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Plasma Science and Fusion Center

Massachusetts Institute of Technology


Joe Minervini

Senior Scientist , Division Head, Fusion Technology & Engineering

Phone: (617) 253-5503
Address: Room NW22-129
Related links: Fusion Technology & Engineering

Research Interests

Applied superconductivity, superconductor stability and AC losses, cryogenic heat transfer, helium fluid dynamics, electromagnetics, low temperature measurements, superconducting magnet design and development for fusion technology and other large scale and power applications.


U.S. Merchant Marine Academy, Kings Point, NY: B.S. with Honors, (1970)

Massachusetts Institute of Technology, Cambridge, MA: S.M. (1974) Mechanical Engineering

Massachusetts Institute of Tehnology, Cambridge, MA: Ph.D. (1981) Mechanical Engineering

Biographical Sketch

Joseph Minervini is Division Head for Technology and Engineering in the Plasma Science and Fusion Center and Senior Research Engineer in the Department of Nuclear Engineering. 

Dr. Minervini has played a leading role in the development of large-scale applications of superconductors since performing graduate studies in MIT’s Cryogenic Engineering Laboratory in the 1970’s.  His work has spanned the range from laboratory research to management of engineering groups and large-scale projects pursuing advanced superconductor and energy technology goals.  He has worked on magnet systems covering nearly every major application of large-scale superconductivity including fusion energy, magnetic levitation, energy storage, power generation, magnetic separation and high energy physics as well as medical applications.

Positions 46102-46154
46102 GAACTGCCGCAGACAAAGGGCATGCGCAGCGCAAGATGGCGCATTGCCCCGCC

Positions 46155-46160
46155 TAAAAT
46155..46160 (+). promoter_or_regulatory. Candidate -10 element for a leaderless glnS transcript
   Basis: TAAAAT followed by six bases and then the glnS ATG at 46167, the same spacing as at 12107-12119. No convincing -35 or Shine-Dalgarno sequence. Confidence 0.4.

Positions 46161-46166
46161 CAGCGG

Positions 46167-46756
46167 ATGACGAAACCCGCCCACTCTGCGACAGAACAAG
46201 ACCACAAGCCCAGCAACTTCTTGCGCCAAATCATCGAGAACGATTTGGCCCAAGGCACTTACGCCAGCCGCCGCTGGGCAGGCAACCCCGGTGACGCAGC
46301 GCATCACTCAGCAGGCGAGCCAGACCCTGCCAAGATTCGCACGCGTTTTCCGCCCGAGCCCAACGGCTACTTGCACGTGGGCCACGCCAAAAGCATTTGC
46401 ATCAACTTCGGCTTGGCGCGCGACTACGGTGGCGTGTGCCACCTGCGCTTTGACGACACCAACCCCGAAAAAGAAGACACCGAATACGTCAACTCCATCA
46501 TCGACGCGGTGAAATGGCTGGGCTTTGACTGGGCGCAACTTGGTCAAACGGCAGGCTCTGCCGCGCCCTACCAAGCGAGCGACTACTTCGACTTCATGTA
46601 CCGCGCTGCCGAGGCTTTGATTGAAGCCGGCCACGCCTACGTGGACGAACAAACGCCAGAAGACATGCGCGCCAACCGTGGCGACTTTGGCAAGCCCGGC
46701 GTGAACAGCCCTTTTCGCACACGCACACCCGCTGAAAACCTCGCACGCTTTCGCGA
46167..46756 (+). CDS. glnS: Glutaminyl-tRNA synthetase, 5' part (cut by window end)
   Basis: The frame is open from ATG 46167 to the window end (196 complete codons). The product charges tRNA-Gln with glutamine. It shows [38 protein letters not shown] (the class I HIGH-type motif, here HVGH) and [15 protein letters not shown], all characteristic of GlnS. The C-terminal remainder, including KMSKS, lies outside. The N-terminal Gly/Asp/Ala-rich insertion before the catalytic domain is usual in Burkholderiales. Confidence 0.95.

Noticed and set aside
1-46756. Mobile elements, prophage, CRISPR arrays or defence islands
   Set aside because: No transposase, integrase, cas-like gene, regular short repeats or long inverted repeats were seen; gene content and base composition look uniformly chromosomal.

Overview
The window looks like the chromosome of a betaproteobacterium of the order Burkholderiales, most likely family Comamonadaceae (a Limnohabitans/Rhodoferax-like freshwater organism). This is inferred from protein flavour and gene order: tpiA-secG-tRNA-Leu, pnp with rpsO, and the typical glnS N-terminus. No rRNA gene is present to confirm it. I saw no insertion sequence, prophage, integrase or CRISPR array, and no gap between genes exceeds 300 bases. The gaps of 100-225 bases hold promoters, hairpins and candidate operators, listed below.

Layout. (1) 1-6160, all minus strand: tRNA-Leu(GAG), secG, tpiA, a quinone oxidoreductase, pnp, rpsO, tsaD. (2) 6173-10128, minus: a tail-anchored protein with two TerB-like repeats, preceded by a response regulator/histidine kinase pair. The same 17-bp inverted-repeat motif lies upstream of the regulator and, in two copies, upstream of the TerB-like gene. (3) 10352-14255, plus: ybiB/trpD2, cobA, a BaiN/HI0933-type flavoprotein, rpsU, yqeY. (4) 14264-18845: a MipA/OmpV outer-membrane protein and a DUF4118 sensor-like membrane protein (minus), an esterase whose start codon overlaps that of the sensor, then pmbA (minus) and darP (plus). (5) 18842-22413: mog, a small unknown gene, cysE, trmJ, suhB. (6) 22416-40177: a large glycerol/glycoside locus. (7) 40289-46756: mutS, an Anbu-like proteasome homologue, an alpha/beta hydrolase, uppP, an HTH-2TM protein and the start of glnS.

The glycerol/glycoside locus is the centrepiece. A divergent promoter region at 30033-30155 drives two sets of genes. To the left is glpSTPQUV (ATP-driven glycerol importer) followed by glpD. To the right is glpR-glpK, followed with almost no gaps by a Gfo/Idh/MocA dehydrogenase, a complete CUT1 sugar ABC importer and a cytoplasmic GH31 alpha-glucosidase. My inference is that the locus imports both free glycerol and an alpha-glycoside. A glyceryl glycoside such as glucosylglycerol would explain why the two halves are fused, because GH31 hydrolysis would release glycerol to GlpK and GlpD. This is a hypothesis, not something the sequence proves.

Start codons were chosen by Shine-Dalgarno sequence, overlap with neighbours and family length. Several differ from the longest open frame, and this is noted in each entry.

His present duties include spokesperson for the U.S. Magnetics Program organized under the Virtual Laboratory for Technology of the DOE Office of Fusion Energy Science (OFES).

In a major project Dr. Minervini served as Principal Investigator for the US ITER Magnetics R&D Program supported by the OFES as part of the International Thermonuclear Experimental Reactor (ITER) project.  ITER is a major scientific international collaboration among the United States, Europe, Japan, Russian Federation, China and the Republic of Korea.  A major achievement of the Engineering Design Activity (EDA) was the design, fabrication and testing of the Central Solenoid Model Coil, the worlds largest and most powerful pulsed superconducting magnet.

More recently, the Technology and Engineering Division has designed, fabricated, tested and brought into operation the superconducting magnet systems for the Levitated Dipole Experiment (LDX), a joint project of MIT and Columbia University, Department of Applied Physics.